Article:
Even though the experience of Brahman Consciousness can only arise well beyond the literal meaning of the words, it is good to satisfy the ego with an understanding of the meaning of first few sutras, which are the seeds for the entire Brahma Sutras.

The first sutra points the way to the dawn of Brahman Consciousness - the desire for knowledge of Brahman:

Athato Brahmajijnasa 

Now, therefore, the enquiry into Brahman.

Atha: now, then, afterwards; Atah: therefore; Brahmajijnasa: a desire for the knowledge of Brahman (the enquiry into the real nature of Brahman).

In the second sutra we are given the pointer to the origin of the world:

Janmadyasya yatah 

(Brahman is that) from which the origin etc., (i.e. the origin, sustenance and dissolution) of this (world proceeds).

Janmadi: origin etc.; Asya: of this (world); Yatah: from which.

The third sutra is about the importance of Sastra. Sastra is sometimes translated as scriptures or holy texts. What makes the Sastras holy texts is their ability to reveal Brahman. Sastras may be in the form of sutras, as in the Yoga Sutras of Pantanjali, or the Brahma Sutras. Sastras may be in the form of prose, such as the Bhagavat Gita, or the Srimad Bhagavatum. In all cases, Sastras are writings that have as their sole purport the knowledge of Brahman.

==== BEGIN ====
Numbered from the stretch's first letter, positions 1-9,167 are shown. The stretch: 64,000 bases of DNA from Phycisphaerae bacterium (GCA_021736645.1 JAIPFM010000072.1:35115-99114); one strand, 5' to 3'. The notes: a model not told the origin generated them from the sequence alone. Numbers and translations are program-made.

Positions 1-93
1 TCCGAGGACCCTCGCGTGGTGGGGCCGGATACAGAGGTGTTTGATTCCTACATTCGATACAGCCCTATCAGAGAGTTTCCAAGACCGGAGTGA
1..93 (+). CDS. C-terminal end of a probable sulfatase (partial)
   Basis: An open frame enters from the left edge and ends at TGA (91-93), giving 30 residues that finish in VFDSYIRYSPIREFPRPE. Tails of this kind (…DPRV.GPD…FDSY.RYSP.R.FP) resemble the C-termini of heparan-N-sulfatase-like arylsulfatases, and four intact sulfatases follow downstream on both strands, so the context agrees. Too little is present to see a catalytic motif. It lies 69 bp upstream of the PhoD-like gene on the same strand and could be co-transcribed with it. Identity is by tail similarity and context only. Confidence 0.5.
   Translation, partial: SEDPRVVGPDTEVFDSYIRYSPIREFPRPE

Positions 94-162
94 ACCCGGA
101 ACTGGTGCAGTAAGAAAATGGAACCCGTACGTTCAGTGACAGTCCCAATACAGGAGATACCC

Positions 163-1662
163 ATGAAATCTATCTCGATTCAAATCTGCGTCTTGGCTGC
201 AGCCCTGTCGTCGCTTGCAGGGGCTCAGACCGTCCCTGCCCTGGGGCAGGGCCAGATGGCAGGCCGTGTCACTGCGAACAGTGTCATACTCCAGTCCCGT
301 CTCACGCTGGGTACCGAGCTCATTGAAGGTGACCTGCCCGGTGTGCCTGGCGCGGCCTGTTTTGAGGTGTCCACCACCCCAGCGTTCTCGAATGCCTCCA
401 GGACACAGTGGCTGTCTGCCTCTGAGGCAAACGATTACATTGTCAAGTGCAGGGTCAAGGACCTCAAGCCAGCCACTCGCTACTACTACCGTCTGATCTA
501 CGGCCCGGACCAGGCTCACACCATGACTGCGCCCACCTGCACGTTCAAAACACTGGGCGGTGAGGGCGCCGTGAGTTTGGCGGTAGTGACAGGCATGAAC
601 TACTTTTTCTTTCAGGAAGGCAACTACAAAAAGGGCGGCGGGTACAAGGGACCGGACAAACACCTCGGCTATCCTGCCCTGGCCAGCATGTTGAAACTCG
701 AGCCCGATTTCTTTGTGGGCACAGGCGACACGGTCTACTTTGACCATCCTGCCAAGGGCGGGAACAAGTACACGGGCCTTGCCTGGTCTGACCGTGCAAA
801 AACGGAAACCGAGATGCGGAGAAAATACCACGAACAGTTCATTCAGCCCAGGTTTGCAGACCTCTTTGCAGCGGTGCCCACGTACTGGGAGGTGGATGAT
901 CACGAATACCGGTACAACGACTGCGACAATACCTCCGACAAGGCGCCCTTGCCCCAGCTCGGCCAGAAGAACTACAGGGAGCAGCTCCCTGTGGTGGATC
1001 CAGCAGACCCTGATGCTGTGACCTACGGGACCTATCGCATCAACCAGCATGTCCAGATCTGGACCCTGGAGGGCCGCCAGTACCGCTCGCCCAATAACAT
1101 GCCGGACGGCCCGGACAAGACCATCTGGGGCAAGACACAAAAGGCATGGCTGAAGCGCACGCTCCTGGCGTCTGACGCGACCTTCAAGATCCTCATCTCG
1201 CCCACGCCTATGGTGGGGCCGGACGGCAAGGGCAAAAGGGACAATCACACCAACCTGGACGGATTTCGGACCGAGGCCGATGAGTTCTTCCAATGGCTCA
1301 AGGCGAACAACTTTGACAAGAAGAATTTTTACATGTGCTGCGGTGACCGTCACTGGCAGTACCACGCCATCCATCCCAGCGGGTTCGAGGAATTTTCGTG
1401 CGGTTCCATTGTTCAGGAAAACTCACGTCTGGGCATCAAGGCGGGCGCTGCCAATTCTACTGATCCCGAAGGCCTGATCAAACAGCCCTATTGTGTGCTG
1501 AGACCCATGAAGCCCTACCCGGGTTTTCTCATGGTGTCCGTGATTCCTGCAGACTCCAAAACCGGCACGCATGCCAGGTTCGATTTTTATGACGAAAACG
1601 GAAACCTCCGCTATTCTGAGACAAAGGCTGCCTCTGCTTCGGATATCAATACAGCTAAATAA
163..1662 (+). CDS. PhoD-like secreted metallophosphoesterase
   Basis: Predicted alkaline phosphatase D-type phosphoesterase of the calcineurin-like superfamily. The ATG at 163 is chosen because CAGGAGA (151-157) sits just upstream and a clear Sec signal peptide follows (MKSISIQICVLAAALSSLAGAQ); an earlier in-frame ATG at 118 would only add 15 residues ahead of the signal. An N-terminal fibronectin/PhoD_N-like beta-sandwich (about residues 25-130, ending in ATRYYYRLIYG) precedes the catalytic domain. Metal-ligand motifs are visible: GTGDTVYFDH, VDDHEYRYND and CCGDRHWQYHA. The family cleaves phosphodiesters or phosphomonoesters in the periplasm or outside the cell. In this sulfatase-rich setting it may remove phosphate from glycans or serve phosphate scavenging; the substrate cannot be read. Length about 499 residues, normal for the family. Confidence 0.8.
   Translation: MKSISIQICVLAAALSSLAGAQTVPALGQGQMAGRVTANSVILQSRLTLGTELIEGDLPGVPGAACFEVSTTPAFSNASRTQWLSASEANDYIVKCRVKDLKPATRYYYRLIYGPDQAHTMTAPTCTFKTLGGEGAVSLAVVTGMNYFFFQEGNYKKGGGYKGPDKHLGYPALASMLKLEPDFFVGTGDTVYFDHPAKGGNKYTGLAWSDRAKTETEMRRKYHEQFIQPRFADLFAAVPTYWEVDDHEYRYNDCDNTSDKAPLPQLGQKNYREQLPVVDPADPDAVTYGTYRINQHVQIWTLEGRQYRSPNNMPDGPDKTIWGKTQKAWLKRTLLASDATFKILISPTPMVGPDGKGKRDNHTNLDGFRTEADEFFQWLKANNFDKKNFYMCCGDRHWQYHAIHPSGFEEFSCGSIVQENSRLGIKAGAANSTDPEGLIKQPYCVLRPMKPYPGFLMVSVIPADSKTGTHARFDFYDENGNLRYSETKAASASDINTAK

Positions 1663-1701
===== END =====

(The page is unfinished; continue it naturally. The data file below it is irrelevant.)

Lord Brahma

The ultimate author of all Sastras is Lord Brahma, the creator of our Universe. In the Yoga Vasishta we learn that our Universe is a dream in the Mind of Lord Brahma and we are His dream creatures. When those who are awake to this reality record the thoughts of Lord Brahma, Sastras are the result.

The basis of the thoughts of Lord Brahma are the Divine Karmic Traces that arise when Lord Brahma performs samyama on the entire 432,000 syllables of the Rig Veda. These Divine Karmic Traces are the first sproutings of the manifestation of samyama on the Rig Veda.


The scripture being the source of right knowledge.

Sastra: the scripture; Yonitvat: being the source of or the means of the right knowledge.
The Omniscience of Brahman follows from His being the source of scripture.

The fifth sutra reminds us that thinking about Brahman is not realization of Brahman:


Thinking about (Brahman) is not (Brahman because thinking) is not subtle (enough for the realization of Brahman).

Ikshateh: on account of seeing (thinking); Na: is not; Asabdam: not subtle.